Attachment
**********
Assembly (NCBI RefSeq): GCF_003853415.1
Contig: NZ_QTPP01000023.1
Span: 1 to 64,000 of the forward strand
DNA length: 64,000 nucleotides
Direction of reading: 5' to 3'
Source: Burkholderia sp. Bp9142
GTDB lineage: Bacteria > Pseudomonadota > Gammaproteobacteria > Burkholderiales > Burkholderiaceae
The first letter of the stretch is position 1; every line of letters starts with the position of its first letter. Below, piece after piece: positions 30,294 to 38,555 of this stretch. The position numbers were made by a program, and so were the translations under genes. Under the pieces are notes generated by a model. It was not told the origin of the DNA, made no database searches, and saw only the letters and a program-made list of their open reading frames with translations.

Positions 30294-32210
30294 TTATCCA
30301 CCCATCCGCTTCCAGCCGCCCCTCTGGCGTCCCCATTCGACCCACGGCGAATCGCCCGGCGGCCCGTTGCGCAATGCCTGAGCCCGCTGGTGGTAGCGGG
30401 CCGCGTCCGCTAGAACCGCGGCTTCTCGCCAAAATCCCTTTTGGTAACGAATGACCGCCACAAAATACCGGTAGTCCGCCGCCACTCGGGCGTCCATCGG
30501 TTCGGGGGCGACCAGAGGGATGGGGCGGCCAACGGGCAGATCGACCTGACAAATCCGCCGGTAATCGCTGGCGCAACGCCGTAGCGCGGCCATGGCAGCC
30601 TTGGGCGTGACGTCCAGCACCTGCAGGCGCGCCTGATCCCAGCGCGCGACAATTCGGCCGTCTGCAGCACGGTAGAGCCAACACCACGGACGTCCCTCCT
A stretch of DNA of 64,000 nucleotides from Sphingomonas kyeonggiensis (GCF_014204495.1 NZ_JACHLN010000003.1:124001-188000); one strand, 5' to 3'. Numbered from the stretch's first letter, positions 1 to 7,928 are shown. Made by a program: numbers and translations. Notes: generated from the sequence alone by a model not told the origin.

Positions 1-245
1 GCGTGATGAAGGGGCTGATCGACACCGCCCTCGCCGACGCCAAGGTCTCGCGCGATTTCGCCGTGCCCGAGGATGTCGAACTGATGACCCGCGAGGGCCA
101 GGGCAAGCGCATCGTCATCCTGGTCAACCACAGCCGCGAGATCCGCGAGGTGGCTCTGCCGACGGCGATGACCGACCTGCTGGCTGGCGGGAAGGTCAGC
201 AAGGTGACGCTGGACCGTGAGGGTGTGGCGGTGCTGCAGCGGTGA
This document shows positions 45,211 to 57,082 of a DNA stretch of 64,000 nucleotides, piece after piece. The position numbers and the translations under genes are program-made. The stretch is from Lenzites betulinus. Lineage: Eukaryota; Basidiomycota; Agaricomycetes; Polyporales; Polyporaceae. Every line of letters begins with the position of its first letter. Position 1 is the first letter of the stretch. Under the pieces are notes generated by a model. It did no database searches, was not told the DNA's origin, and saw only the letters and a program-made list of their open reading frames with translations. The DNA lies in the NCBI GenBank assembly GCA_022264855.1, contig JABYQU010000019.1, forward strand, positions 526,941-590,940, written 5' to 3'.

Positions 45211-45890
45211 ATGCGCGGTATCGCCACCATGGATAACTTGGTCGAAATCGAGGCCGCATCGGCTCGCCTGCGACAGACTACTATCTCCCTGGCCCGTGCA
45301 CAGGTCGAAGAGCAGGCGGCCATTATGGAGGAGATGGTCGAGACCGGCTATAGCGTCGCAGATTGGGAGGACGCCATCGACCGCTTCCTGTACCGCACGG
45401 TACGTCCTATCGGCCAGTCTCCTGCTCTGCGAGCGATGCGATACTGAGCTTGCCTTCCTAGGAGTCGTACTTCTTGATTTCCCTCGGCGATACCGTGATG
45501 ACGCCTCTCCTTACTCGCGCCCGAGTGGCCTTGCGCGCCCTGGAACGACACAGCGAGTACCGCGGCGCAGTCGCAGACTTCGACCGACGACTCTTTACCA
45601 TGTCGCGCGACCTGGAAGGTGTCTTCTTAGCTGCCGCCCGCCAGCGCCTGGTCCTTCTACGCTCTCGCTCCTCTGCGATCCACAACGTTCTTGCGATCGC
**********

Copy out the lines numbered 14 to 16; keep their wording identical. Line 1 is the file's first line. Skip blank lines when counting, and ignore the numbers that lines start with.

30601 TTGGGCGTGACGTCCAGCACCTGCAGGCGCGCCTGATCCCAGCGCGCGACAATTCGGCCGTCTGCAGCACGGTAGAGCCAACACCACGGACGTCCCTCCT
A stretch of DNA of 64,000 nucleotides from Sphingomonas kyeonggiensis (GCF_014204495.1 NZ_JACHLN010000003.1:124001-188000); one strand, 5' to 3'. Numbered from the stretch's first letter, positions 1 to 7,928 are shown. Made by a program: numbers and translations. Notes: generated from the sequence alone by a model not told the origin.

Positions 1-245